Washington Babylon — March 24, 2010, 10:43 am

When Will The U.S. Be Leaving Afghanistan? Never! (or not anytime soon)

A few months back I attended a panel on Afghanistan sponsored by the the Middle East Policy Council, which is headed by Frank Anderson, a former senior CIA official. The breakfast was off-the-record but the participants generally represented a mainstream point of view and were broadly pessimistic about the situation in the country. They all viewed corruption, security and good governance as serious problems and ones where not a lot of progress was being made.

Given that, I asked, what is the chance that the U.S. can achieve anything resembling “success” in Afghanistan, and what does success even mean? The reply was that there was only one measure, that being if Afghan forces were at some point able to take charge of the country’s own security and policing, which would allow most American troops to withdraw.

Well, gauged by that standard, success in Afghanistan isn’t around the corner. A new article by ProPublica and Newsweek calls the Afghan Police “The Gang That Couldn’t Shoot Straight.”

America has spent more than $6 billion since 2002 in an effort to create an effective Afghan police force, buying weapons, building police academies, and hiring defense contractors to train the recruits—but the program has been a disaster. More than $322 million worth of invoices for police training were approved even though the funds were poorly accounted for, according to a government audit, and fewer than 12 percent of the country’s police units are capable of operating on their own.

Ambassador Richard Holbrooke, the State Department’s top representative in the region, has publicly called the Afghan police “an inadequate organization, riddled with corruption.”

Share
Single Page

More from Ken Silverstein:

Commentary November 17, 2015, 6:41 pm

Shaky Foundations

The Clintons’ so-called charitable enterprise has served as a vehicle to launder money and to enrich family friends.

From the November 2013 issue

Dirty South

The foul legacy of Louisiana oil

Perspective October 23, 2013, 8:00 am

On Brining and Dining

How pro-oil Louisiana politicians have shaped American environmental policy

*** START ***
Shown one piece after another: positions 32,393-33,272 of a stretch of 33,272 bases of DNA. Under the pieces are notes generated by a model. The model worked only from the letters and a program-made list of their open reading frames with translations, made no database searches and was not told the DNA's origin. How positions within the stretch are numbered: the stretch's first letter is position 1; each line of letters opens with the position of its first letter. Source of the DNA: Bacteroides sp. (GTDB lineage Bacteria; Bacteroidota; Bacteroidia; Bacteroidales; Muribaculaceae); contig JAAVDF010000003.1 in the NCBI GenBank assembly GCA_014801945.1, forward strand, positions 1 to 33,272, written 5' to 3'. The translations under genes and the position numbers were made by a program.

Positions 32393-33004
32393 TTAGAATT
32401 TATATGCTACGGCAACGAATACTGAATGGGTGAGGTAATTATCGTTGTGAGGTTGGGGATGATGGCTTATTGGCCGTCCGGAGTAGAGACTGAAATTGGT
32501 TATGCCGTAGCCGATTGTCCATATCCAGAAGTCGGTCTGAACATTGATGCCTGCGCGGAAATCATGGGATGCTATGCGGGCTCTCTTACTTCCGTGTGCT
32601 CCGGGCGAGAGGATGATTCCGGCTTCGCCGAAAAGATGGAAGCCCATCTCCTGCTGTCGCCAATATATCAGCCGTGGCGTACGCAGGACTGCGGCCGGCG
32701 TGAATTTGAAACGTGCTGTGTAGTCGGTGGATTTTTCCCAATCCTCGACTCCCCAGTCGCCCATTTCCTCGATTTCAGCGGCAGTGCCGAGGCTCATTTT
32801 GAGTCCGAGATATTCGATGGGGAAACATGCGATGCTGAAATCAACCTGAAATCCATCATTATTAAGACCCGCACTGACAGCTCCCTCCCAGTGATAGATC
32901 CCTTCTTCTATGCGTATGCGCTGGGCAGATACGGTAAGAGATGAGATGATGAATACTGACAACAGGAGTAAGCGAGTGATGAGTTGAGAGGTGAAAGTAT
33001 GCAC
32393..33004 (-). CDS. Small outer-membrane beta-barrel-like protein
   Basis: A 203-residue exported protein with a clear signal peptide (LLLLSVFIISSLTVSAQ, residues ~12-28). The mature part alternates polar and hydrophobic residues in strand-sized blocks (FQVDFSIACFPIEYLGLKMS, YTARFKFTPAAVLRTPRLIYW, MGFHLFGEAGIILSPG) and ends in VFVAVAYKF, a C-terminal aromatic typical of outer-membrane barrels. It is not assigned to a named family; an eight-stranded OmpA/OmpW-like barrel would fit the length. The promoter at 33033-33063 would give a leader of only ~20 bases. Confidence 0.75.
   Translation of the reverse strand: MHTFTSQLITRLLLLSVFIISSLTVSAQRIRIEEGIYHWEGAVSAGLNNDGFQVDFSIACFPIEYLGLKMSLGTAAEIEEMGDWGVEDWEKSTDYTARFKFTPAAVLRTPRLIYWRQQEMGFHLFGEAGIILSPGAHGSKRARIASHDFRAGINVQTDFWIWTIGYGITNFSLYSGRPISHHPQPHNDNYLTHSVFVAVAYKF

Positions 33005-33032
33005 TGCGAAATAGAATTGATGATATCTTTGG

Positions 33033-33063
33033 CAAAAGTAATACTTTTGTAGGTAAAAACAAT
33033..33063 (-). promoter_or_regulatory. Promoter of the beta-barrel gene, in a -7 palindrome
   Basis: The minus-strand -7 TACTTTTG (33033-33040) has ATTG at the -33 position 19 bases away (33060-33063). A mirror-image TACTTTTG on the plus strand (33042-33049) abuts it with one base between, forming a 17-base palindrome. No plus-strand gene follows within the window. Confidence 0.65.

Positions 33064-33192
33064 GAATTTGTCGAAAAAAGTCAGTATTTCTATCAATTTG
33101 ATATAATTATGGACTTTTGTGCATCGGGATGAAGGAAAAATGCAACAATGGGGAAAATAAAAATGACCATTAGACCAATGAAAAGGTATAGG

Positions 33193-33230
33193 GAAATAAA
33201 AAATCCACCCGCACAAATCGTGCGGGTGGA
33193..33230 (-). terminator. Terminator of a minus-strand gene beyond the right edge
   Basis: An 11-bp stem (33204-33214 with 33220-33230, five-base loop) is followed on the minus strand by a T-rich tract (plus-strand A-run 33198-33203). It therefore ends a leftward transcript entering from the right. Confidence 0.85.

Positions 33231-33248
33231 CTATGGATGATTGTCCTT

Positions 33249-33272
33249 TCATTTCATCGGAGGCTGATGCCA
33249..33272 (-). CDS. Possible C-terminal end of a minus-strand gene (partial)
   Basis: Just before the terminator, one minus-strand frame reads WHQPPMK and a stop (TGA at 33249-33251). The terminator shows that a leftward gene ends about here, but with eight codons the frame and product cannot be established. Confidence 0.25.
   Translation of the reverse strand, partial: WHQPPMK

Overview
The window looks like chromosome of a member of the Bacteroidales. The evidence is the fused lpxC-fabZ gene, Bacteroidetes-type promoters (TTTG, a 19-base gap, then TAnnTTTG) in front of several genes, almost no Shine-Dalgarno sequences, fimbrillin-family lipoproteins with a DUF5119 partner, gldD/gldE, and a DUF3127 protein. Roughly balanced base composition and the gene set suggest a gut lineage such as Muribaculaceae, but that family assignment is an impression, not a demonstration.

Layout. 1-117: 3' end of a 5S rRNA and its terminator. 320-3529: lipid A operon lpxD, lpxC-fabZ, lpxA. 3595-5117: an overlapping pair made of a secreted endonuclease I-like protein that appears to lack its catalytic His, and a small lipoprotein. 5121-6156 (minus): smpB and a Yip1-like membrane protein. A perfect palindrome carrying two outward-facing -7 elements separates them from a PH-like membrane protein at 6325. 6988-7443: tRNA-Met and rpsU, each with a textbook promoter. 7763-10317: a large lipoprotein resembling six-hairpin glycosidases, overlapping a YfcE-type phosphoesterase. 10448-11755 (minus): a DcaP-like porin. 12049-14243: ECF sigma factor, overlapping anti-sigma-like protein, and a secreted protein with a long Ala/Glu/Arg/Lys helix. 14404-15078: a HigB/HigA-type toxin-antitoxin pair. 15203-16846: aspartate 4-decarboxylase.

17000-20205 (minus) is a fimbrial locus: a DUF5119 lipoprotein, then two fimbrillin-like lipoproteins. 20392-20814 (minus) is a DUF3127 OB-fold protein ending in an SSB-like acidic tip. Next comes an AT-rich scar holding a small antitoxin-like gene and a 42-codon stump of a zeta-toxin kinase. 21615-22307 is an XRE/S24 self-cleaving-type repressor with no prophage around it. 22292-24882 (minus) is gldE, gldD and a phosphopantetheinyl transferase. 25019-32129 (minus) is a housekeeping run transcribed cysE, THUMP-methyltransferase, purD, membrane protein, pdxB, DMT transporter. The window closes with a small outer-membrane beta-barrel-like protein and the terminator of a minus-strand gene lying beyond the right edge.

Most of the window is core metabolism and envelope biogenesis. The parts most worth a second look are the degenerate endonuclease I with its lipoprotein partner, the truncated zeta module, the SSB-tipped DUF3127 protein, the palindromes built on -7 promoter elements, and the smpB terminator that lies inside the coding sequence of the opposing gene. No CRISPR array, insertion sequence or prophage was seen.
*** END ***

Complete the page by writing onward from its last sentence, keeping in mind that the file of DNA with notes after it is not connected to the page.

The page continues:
Get access to 165 years of
Harper’s for only $45.99

United States Canada

CATEGORIES

THE CURRENT ISSUE

September 2016

Acceptable Losses

= Subscribers only.
Sign in here.
Subscribe here.

Home

= Subscribers only.
Sign in here.
Subscribe here.

Tennis Lessons

= Subscribers only.
Sign in here.
Subscribe here.

Tearing Up the Map

= Subscribers only.
Sign in here.
Subscribe here.

Land of Sod

= Subscribers only.
Sign in here.
Subscribe here.

Only an Apocalypse Can Save Us Now

= Subscribers only.
Sign in here.
Subscribe here.

view Table Content

FEATURED ON HARPERS.ORG

Post
 
Andrew Cockburn on the Saudi slaughter in Yemen, Alan Jacobs on the disappearance of Christian intellectuals, a forum on a post-Obama foreign policy, a story by Alice McDermott, and more
Artwork by Ingo Günther
Article
Land of Sod·

= Subscribers only.
Sign in here.
Subscribe here.

Just a few short years ago, Yemen was judged to be among the poorest countries in the world, ranking 154th out of the 187 nations on the U.N.’s Human Development Index. One in every five Yemenis went hungry. Almost one in three was unemployed. Every year, 40,000 children died before their fifth birthday, and experts predicted the country would soon run out of water.

Photograph by Mike Slack
Article
The Watchmen·

= Subscribers only.
Sign in here.
Subscribe here.

Just a few short years ago, Yemen was judged to be among the poorest countries in the world, ranking 154th out of the 187 nations on the U.N.’s Human Development Index. One in every five Yemenis went hungry. Almost one in three was unemployed. Every year, 40,000 children died before their fifth birthday, and experts predicted the country would soon run out of water.

Illustration by John Ritter
Article
Acceptable Losses·

= Subscribers only.
Sign in here.
Subscribe here.

Just a few short years ago, Yemen was judged to be among the poorest countries in the world, ranking 154th out of the 187 nations on the U.N.’s Human Development Index. One in every five Yemenis went hungry. Almost one in three was unemployed. Every year, 40,000 children died before their fifth birthday, and experts predicted the country would soon run out of water.

Photograph by Alex Potter
Article
The Origins of Speech·

= Subscribers only.
Sign in here.
Subscribe here.

"To Chomsky...every child’s language organ could use the 'deep structure,' 'universal grammar,' and 'language acquisition device' he was born with to express what he had to say, no matter whether it came out of his mouth in English or Urdu or Nagamese."
Illustration (detail) by Darrel Rees. Source photograph © Miroslav Dakov/Alamy Live News

Chances that college students select as “most desirable‚” the same face chosen by the chickens:

49 in 50

Most of the United States’ 36,000 yearly bunk-bed injuries involve male victims.

In Italy, a legislator called for parents who feed their children vegan diets to be sentenced to up to six years in prison, and in Sweden, a woman attempted to vindicate her theft of six pairs of underwear by claiming she had severe diarrhea.

Subscribe to the Weekly Review newsletter. Don’t worry, we won’t sell your email address!

HARPER’S FINEST

Mississippi Drift

By

Matt was happy enough to sustain himself on the detritus of a world he saw as careening toward self-destruction, and equally happy to scam a government he despised. 'I’m glad everyone’s so wasteful,' he told me. 'It supports my lifestyle.'

Subscribe Today